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Swing Hacks by Chris Adamson, Joshua Marinacci

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Animate JTree Drops #27
Chapter 3, Tables and Trees
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139
HACK
If you wanted to hack further, you could make this and other small func-
tions like it each separate decorators. Then you could combine them at will,
depending on the needs of your application.
Wrapping Up
This table model decorator is now part of the main Lucene distribution. It’s
part of a new lucene-contrib project for Swing. In addition to this table
model decorator, there is also a list decorator. I imagine the search logic is
going to beef up, so definitely check out the Lucene site for more informa-
tion. You can get read-only web access to the Lucene repository at http://svn.
apache.org/repos/asf/lucene/java/trunk/contrib/swing/. Also note that because
these models are officially part of lucene-contrib, they are going to be distrib-
uted with all new Lucene builds. So, they are going to come free with
Lucene in the future.
—Jonathan Simon
H A C K
#27
Animate JTree Drops Hack #27
Who said working with tree paths was hard? Now you can reorganize tree
hierarchies with drag-and-drop.
JTrees are great for representing hierarchy, but they’re not so hot as control
widgets. You might want to drag items inside a tree, or accept a drop from
some other part of your application, and it turns out not to be well suited to
that. The problem is that the
JTree isn’t really a container, so from the
Swing programmer’s point of view, you see the tree’s visual representation,
but not the nodes within it.
The goal of this hack is to take a
JTree, like the one shown in Figure 3-11,
and allow you to reorganize it through drag-and-drop. The bulk of the work
will be in animating and handling the drop. The payoff is that making a sin-
gle tree reorderable will also get you most of the way to making it a good
drag-and-drop participant with the rest of your application, since support-
ing drag-and-drop within the
JTree requires you to make the tree a drag
source and a drop target.
The Code
If any of the forgoing sounds familiar, it should. Bringing drag-and-drop to
the
JTree is very similar to supporting it for the JList. In fact, the JTree and
the
JList have a lot in common—both use cell renderers, both are typically
put in
JScrollPanes, etc.
140
|
Chapter 3, Tables and Trees
#27 Animate JTree Drops
HACK
In fact, the code for this hack started as a straight port of the reorderable
JList hack
[Hack #17], with obvious changes for the different helper classes
(
TreeCellRenderer instead of ListCellRenderer) and different handling of the
model, since tree models are hierarchical.
To recap what needs to be done:
The tree needs to implement the
DragGestureListener (to start a drag),
the
DropTargetListener (to handle the drop), and the DragSourceListener
(only to get the end-of-drop callback).
The drag-and-drop implementations need to use the coordinates pro-
vided by drag-and-drop events to map to nodes of the tree as either the
node to drag or as potential drop targets.
The renderer needs to use information about whether a to-be-rendered
cell is the drop target and to offer suitable visual feedback.
The drop handling needs to remove the dragged node from its old loca-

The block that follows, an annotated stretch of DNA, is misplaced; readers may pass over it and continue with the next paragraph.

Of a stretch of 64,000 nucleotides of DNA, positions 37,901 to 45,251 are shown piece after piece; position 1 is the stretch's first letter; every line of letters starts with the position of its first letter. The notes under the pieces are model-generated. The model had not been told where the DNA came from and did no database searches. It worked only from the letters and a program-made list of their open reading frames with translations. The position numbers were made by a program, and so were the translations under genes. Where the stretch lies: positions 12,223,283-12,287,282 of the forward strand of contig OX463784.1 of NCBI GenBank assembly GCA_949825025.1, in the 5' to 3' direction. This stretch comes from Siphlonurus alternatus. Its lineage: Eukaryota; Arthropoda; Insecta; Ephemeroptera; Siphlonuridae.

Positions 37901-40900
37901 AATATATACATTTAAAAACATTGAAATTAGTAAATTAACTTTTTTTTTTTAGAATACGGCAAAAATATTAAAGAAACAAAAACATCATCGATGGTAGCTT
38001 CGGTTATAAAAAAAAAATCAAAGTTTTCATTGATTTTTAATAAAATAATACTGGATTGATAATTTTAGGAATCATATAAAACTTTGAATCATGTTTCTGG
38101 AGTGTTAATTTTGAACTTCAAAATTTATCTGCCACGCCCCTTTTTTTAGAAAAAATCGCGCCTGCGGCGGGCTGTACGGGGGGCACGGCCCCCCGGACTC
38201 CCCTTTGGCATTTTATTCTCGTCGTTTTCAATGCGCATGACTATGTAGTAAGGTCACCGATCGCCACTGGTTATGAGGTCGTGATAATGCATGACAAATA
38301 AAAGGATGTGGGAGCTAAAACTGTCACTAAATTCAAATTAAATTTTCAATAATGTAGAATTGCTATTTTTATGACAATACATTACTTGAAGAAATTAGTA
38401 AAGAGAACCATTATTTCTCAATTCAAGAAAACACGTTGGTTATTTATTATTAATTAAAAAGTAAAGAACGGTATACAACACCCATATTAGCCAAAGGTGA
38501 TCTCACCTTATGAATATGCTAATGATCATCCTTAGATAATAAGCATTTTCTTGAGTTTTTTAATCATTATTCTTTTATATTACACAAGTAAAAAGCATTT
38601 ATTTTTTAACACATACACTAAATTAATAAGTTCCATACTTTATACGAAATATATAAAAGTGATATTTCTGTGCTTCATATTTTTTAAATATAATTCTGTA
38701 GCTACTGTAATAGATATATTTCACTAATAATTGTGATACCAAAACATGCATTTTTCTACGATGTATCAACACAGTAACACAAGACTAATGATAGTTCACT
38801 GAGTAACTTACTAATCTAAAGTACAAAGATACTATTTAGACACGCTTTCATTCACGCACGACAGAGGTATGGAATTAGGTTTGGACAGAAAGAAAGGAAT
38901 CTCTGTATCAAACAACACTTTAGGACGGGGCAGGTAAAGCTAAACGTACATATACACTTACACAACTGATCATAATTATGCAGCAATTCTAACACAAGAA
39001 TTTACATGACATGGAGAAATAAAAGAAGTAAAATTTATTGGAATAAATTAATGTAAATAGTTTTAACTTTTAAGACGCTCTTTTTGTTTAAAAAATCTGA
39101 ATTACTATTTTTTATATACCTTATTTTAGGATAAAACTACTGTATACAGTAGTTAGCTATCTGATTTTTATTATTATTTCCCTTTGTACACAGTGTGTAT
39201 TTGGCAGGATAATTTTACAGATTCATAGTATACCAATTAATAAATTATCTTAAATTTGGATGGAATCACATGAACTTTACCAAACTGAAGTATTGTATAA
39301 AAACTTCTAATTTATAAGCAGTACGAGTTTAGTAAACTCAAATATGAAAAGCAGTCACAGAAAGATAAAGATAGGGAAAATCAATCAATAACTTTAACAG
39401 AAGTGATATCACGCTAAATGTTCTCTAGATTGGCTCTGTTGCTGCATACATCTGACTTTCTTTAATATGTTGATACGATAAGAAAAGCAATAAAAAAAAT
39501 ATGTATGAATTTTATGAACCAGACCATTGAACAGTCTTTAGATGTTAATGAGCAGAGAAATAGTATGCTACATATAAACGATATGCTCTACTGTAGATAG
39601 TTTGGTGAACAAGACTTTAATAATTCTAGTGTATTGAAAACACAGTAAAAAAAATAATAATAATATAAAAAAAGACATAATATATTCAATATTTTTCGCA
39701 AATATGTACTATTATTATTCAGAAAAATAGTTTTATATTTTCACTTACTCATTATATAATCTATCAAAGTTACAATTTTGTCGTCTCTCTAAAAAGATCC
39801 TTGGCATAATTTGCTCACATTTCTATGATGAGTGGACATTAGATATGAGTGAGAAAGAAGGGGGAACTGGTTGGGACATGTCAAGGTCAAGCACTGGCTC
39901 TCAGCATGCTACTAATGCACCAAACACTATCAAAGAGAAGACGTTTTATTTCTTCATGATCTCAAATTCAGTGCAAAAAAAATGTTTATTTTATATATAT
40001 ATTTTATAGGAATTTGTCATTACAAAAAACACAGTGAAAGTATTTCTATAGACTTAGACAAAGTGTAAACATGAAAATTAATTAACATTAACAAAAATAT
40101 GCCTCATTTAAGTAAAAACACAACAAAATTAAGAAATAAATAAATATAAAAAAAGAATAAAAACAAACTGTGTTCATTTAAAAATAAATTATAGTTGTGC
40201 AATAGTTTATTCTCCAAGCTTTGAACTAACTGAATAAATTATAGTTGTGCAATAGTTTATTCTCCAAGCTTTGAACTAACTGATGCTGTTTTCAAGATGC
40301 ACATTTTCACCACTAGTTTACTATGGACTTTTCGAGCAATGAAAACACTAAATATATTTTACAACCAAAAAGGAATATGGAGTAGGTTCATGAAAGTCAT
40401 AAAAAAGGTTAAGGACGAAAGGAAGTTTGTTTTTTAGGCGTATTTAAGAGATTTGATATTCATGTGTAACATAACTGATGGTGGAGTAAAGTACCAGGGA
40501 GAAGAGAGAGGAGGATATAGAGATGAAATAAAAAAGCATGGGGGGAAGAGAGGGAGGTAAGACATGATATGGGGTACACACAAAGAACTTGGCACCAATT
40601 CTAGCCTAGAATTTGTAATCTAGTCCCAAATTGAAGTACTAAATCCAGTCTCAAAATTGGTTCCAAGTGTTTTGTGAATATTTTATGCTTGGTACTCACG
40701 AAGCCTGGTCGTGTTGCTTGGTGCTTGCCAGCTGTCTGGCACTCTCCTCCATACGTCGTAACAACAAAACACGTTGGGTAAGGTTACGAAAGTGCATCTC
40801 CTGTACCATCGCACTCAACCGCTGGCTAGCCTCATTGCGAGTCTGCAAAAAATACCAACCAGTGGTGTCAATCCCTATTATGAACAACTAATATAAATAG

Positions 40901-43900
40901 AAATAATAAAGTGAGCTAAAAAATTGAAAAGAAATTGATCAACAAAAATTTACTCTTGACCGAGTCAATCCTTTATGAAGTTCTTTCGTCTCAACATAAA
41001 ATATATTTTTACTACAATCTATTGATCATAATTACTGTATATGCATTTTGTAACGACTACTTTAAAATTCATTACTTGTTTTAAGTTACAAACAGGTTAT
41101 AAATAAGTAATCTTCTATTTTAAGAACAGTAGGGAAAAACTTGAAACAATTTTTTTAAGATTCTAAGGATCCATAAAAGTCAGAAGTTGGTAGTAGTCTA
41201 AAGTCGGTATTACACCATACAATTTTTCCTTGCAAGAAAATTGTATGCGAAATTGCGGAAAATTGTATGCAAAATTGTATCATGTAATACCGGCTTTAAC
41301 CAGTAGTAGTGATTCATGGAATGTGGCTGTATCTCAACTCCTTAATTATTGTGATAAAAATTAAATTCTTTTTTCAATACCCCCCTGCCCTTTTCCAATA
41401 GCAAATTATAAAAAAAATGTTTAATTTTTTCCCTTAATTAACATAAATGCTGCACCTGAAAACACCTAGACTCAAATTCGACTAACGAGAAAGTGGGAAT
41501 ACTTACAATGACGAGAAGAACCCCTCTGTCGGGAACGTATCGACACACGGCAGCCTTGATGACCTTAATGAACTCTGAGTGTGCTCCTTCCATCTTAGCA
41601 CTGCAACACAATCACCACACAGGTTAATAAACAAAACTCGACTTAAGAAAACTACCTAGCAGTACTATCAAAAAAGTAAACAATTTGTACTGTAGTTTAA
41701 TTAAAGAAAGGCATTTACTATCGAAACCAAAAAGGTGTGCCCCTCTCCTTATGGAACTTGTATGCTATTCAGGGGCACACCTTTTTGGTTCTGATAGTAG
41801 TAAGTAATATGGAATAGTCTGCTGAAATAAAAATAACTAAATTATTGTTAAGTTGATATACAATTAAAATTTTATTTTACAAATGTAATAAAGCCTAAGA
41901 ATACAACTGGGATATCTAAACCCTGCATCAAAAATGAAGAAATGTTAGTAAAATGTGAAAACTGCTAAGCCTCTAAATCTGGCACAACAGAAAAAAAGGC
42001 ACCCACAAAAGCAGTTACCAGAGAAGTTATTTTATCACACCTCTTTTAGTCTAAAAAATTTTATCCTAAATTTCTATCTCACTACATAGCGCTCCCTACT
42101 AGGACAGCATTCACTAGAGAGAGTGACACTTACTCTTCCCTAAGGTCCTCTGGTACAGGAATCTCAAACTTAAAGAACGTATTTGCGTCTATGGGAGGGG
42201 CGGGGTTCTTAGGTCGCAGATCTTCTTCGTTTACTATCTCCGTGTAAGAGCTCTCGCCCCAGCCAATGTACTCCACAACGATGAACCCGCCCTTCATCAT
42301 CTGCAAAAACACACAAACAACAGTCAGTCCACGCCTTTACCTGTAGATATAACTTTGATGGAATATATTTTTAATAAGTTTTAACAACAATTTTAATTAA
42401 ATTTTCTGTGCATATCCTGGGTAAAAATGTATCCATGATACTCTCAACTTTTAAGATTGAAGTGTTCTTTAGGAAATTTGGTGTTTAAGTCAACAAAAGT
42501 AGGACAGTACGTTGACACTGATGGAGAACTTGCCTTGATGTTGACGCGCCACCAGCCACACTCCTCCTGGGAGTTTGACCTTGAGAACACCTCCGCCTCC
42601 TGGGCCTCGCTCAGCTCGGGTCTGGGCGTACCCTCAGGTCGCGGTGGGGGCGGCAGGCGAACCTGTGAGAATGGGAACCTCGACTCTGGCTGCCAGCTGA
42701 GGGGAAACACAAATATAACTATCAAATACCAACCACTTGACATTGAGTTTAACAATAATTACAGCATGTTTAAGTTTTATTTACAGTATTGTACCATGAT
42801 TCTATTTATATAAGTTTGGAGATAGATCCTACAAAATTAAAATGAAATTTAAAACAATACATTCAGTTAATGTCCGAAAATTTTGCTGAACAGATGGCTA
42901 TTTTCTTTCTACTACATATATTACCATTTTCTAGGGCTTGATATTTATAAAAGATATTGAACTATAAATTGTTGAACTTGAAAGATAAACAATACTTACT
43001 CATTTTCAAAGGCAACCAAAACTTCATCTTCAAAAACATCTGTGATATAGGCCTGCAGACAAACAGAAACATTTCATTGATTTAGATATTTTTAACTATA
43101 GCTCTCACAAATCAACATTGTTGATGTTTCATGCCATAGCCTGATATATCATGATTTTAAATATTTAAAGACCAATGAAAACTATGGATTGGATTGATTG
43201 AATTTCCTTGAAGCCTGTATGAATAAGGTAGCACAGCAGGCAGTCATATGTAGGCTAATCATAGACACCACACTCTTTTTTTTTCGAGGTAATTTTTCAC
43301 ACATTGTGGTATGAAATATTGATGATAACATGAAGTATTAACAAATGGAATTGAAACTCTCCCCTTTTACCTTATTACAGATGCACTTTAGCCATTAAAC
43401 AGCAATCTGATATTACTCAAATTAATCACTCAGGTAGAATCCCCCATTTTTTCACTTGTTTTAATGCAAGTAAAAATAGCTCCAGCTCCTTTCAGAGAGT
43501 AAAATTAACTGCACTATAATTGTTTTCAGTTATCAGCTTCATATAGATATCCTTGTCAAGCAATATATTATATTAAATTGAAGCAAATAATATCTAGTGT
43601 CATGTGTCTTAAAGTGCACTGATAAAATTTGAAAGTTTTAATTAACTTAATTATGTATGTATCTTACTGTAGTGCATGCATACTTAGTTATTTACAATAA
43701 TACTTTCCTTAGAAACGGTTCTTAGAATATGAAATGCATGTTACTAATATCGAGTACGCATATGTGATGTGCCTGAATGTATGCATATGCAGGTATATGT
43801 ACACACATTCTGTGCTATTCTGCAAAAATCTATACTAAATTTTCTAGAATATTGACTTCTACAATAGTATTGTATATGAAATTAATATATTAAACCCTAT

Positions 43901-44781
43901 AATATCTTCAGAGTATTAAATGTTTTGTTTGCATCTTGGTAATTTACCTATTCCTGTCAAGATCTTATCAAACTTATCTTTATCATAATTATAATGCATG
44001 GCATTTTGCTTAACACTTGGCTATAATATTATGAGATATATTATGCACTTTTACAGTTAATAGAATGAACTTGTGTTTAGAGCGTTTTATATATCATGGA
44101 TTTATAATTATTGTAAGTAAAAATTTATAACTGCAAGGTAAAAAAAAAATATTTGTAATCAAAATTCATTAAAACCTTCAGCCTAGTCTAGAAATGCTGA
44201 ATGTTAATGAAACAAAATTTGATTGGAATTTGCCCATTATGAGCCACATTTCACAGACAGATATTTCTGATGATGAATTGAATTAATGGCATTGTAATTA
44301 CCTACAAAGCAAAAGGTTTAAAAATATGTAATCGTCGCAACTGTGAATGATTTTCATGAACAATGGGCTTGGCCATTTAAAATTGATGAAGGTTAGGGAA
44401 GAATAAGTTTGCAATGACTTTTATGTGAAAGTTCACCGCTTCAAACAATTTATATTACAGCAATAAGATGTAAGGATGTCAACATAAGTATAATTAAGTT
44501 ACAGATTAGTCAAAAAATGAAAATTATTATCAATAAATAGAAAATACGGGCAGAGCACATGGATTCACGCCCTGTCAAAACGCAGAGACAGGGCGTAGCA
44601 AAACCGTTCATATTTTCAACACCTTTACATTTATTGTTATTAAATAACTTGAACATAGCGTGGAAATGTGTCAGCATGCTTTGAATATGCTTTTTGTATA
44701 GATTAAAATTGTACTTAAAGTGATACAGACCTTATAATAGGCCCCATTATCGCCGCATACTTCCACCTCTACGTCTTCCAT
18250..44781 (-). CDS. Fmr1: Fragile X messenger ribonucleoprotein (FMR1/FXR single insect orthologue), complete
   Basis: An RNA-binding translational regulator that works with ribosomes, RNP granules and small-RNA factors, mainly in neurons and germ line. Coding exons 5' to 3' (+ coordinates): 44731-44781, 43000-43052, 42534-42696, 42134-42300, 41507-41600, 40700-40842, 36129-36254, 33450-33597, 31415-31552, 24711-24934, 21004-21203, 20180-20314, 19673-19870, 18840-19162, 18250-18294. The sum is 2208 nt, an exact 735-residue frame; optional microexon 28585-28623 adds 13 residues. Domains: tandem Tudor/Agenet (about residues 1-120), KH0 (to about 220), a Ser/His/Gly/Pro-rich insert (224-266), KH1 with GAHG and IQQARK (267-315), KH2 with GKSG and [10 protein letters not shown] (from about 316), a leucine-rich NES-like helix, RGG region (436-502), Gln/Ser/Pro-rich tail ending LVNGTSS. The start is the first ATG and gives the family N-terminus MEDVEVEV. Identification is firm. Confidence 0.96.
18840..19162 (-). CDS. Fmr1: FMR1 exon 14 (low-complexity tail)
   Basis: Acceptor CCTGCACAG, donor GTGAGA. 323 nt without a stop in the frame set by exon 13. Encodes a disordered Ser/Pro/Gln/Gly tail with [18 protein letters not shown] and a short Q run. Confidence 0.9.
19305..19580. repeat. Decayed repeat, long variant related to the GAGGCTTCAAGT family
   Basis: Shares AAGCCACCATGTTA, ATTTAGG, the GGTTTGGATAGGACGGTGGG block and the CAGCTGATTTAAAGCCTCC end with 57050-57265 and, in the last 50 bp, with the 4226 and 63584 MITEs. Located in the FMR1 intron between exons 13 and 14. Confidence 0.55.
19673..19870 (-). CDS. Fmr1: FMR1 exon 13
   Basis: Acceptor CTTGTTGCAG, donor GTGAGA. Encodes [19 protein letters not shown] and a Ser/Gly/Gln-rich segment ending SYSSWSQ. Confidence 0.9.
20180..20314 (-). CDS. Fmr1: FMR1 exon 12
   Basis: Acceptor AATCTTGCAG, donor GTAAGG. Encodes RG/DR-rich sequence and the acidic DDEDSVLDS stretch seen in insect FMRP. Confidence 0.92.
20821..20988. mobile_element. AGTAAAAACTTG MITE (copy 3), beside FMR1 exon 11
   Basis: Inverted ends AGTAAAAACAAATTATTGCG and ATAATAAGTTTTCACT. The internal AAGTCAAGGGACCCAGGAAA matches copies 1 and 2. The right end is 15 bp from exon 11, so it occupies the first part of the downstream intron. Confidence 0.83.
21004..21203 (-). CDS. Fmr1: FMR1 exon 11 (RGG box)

tion and insert it at its new location.
Example 3-16 shows the main class (minus two inner classes that will be
introduced shortly).
Figure 3-11. JTree with drag-and-drop reordering
Example 3-16. JTree with drag-and-drop support
public class DnDJTree extends JTree
implements DragSourceListener, DropTargetListener, DragGestureListener {
static DataFlavor localObjectFlavor;
static {
try {
Animate JTree Drops #27
Chapter 3, Tables and Trees
|
141
HACK
localObjectFlavor =
new DataFlavor (DataFlavor.javaJVMLocalObjectMimeType);
} catch (ClassNotFoundException cnfe) { cnfe.printStackTrace( ); }
}
static DataFlavor[] supportedFlavors = { localObjectFlavor };
DragSource dragSource;
DropTarget dropTarget;
TreeNode dropTargetNode = null;
TreeNode draggedNode = null;
public DnDJTree ( ) {
super( );
setCellRenderer (new DnDTreeCellRenderer( ));
setModel (new DefaultTreeModel(new DefaultMutableTreeNode("default")));
dragSource = new DragSource( );
DragGestureRecognizer dgr =
dragSource.createDefaultDragGestureRecognizer (this,
DnDConstants.ACTION_MOVE,
this);
dropTarget = new DropTarget (this, this);
}
// DragGestureListener
public void dragGestureRecognized (DragGestureEvent dge) {
System.out.println ("dragGestureRecognized");
// find object at this x,y
Point clickPoint = dge.getDragOrigin( );
TreePath path = getPathForLocation (clickPoint.x, clickPoint.y);
if (path == null) {
System.out.println ("not on a node");
return;
}
draggedNode = (TreeNode) path.getLastPathComponent( );
Transferable trans = new RJLTransferable (draggedNode);
dragSource.startDrag (dge,Cursor.getDefaultCursor( ),
trans, this);
}
// DragSourceListener events
public void dragDropEnd (DragSourceDropEvent dsde) {
System.out.println ("dragDropEnd( )");
dropTargetNode = null;
draggedNode = null;
repaint( );
}
public void dragEnter (DragSourceDragEvent dsde) {}
public void dragExit (DragSourceEvent dse) {}
public void dragOver (DragSourceDragEvent dsde) {}
public void dropActionChanged (DragSourceDragEvent dsde) {}
// DropTargetListener events
public void dragEnter (DropTargetDragEvent dtde) {
System.out.println ("dragEnter");
Example 3-16. JTree with drag-and-drop support (continued)

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